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had shown a profit increase of $125 million. Since then, by carefully analyzing its customer data, Harrah’s has learned that 80 percent of its casino revenues comes from customers who only spend between $100 and $500 per visit. The data showed that many Harrah’s customers are relatively local and can come more often without expensive plane fares.

The centerpiece of the Harrah’s strategy is its Total Rewards program. When gamblers arrive at a Harrah’s hotel or casino, they are asked to apply for a Total Rewards card, although its use is voluntary. Total Rewards applicants must provide information on their gender, age, home location, and the games they like to play. If gamblers choose to insert their card into the slot machine they are playing (or other machines such as poker), the machine will record on the card the amount of money put into the machine, the total number of bets the customer placed, the average size of the bet, and the total amount of money deposited (“coin-in”). Gamblers are rewarded points based on the amount of time a customer spends gambling. Points are not given based on winning or losing or the amount of money deposited in the machine. The points are saved on each customer’s record, and the gamblers can exchange their points for rewards or cash. Each time a Total Rewards customer returns to a Harrah’s hotel or casino, his or her record will be updated.

These data are stored in a data warehouse. Harrah’s combines its gambling transaction data with data from other sources such as its hotel reservation system. The company then analyzes these data using customer relationship management (CRM) software, which views customers as long-term assets. A CRM system coordinates all business processes for dealing with customers, which in Harrah’s case includes both gambling and hotel customers. The company uses Cognos Impromptu, a CRM query tool from the Cognos Corp. of Burlington, Massachusetts, running over its data warehouse. For marketing managers to analyze the data, the company uses modeling tools from SAS Institute Inc., located in Cary, N.C. The overall system Harrah’s developed has been named WINet (Winner’s Information Network).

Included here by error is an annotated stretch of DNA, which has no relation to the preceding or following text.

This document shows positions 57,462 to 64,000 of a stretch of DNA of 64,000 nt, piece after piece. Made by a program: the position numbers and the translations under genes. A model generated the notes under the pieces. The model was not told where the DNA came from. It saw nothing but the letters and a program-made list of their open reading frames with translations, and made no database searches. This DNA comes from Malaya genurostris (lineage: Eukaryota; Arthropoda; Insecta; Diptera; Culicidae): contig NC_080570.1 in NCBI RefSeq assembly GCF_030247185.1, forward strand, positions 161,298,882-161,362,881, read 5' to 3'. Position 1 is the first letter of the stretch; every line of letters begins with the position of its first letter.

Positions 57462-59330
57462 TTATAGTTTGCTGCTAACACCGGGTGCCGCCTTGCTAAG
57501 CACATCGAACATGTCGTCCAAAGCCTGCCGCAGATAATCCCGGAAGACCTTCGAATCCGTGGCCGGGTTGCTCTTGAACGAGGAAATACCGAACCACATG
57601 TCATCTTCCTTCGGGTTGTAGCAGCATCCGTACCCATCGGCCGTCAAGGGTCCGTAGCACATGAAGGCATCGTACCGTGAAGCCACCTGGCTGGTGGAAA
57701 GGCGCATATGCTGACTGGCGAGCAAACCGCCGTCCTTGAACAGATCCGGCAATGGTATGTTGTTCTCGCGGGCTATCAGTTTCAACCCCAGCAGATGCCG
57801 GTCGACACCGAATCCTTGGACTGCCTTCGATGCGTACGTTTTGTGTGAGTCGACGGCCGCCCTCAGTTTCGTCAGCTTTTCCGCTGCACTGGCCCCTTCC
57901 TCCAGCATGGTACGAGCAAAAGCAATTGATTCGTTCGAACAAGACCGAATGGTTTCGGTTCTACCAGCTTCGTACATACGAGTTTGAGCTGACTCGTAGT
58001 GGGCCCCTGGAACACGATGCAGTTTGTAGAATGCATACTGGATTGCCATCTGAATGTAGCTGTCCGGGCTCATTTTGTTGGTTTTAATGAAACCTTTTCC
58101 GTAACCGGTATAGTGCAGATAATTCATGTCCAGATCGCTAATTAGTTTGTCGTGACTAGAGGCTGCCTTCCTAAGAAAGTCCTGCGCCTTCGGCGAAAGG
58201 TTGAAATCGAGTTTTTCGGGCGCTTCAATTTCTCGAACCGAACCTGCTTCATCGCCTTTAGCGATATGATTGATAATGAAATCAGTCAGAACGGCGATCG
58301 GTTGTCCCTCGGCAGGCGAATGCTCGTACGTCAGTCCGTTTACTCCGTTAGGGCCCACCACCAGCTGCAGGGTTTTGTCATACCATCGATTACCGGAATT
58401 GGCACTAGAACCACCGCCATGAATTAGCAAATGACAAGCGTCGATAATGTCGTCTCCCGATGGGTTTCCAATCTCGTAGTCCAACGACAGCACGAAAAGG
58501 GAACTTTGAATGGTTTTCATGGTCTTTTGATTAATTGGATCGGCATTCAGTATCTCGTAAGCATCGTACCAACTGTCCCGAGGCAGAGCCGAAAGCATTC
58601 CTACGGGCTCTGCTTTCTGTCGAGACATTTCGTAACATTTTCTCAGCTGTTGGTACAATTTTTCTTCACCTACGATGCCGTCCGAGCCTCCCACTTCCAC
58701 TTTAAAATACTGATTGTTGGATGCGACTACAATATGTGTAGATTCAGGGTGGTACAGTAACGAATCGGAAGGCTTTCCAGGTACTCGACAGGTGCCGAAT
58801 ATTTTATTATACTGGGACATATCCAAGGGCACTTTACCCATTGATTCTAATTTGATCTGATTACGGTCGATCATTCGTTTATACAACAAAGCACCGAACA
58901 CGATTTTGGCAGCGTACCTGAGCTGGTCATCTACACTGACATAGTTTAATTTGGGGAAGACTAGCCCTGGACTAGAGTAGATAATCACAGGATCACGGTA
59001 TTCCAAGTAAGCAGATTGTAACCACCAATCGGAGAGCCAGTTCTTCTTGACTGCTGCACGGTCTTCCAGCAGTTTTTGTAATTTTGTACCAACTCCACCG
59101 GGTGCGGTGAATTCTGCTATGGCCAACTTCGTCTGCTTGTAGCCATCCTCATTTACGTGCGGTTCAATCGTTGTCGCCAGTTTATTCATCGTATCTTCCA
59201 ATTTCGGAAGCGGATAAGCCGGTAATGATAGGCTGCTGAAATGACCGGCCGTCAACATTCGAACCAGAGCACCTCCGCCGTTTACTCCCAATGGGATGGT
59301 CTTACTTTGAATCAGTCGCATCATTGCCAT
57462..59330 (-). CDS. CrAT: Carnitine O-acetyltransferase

Using these tools, Harrah’s marketing department builds a detailed gambling profile on each customer. It then will create a personalized marketing program, including a plan to entice the gambler back. “We wanted to track what our customers are spending with us in a retail environment so that we can reward loyal ones with complimentary perks such as hotel discounts,” explains Tracy Austin, Harrah’s vice president of IT development. Loveman points out that “Age and distance from the casino are critical predictors of frequency (of visits to the nearest Harrah’s casino), coupled with the kind of game you play and how many coins you play per game.” Thus, using this information, the computer estimates how much money the company can earn from the individual person over time, viewing the cost of this information and the rewards from Total Rewards as an investment.

Harrah’s has established 90 targeted demographic segments to identify the customer’s value to the company. According to its profile studies, the “perfect” player is a 62-year-old woman who lives within 30 minutes of a casino and plays the dollar video poker. Harrah’s analysts say such customers have time on their hands, ample disposable cash, and easy access to a casino. The more likely a customer will return often and the more that customer is predicted to spend, the higher the demographic

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